This is really just an excuse to use this picture of when I got this person to stick his head through a picture frame, but let’s start with a scenario. You are browsing the Internet and you decide to respond to something that could potentially be illegal. Let’s say it is an ad on Craigslist or a similar platform for an escort, or a request to purchase or sell a controlled substance, or perhaps an online transaction to purchase a controlled substance. Can the police respond to an ad you post? Yes. Can the police post their own ads and essentially “bait” people into responding? Yes. Is it entrapment? Probably not.
For the action to rise to the level of entrapment the police need to do some sort of “active encouragement” to get you to commit the crime. Merely making the opportunity available is not sufficient to claim entrapment. “Bait bikes” are a classic example of this. In large cities, police will often put GPS devices on unlocked bikes and wait for people to steal them. This is not, legally speaking, considered entrapment. Were it not for the police leaving the bicycle there, the crime would not be committed. That is not the test for entrapment, but many people think it is. Now if the officer followed someone around egging him on and eventually encouraged him to take the bike, that would likely be entrapment. (Assuming the officer testified reliably or you could prove the encouragement occurred.)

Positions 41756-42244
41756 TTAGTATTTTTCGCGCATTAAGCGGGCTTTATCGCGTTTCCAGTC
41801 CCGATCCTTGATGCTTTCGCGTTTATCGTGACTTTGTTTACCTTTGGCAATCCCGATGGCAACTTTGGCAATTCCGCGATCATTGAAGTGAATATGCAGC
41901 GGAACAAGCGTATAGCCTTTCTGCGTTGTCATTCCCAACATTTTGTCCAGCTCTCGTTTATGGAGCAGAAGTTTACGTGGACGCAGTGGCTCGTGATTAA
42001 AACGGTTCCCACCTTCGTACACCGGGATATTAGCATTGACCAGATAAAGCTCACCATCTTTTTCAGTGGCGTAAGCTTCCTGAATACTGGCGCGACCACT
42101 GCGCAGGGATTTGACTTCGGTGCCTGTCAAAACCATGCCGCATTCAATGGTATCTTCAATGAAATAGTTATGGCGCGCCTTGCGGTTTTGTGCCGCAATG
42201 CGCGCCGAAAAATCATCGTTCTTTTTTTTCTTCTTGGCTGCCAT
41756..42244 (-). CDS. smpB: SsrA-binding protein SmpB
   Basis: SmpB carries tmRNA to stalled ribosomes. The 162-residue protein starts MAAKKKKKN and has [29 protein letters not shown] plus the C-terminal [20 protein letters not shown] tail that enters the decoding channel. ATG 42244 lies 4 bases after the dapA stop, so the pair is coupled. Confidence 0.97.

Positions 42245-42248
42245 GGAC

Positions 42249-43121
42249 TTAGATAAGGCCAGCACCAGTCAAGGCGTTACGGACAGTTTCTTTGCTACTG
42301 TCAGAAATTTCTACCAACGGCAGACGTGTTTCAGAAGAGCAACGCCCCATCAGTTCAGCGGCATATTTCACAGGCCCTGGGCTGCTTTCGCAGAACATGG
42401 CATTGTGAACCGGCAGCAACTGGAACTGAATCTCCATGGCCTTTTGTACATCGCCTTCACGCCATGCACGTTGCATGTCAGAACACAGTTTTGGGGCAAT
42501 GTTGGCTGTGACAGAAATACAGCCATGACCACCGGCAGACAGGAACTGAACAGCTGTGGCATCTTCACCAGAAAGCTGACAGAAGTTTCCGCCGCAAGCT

Entrapment also commonly comes up in cases of confidential informants. While my county’s esteemed elected prosecutor once stated to a local newspaper that confidential informants “are rarely the lynch pin. . . in a criminal case,” my caseload begs to differ. In cases of addictive drugs where people often choose to cooperate in exchange for perceived leniency in sentencing, it is common for confidential informants to play a role in arrests. Many of these informants have their own motives. The police will engineer the bust so that the target gets charged with purpose to deliver instead of actual delivery – which would constitute a crime being committed by the informant. Informants are often used to obtain probable cause or setup a meeting where contraband will be present. Once the contraband is present, the target is often raided. As an agent of the police, confidential informants have a large amount of leeway. It is often difficult, by virtue of their confidential status, to challenge the motives and validity of the informant’s actions. An intelligent detective can put together a very difficult case to combat with the proper use of an informant, and they (generally) keep it one step less than what the Supreme Court says consists of entrapment.
The point is: You shouldn’t do transactions for controlled substances or escorts or anything of the like under the law. Many things that you may think would be entrapment are, legally speaking, not. If you have a close situation you need to consider what was done BEYOND just the availability. Did the police or their agent entice you to commit the act? If so, you need to speak with a local attorney.
Last Myth: NO! A police officer does not have to tell you they are a police officer!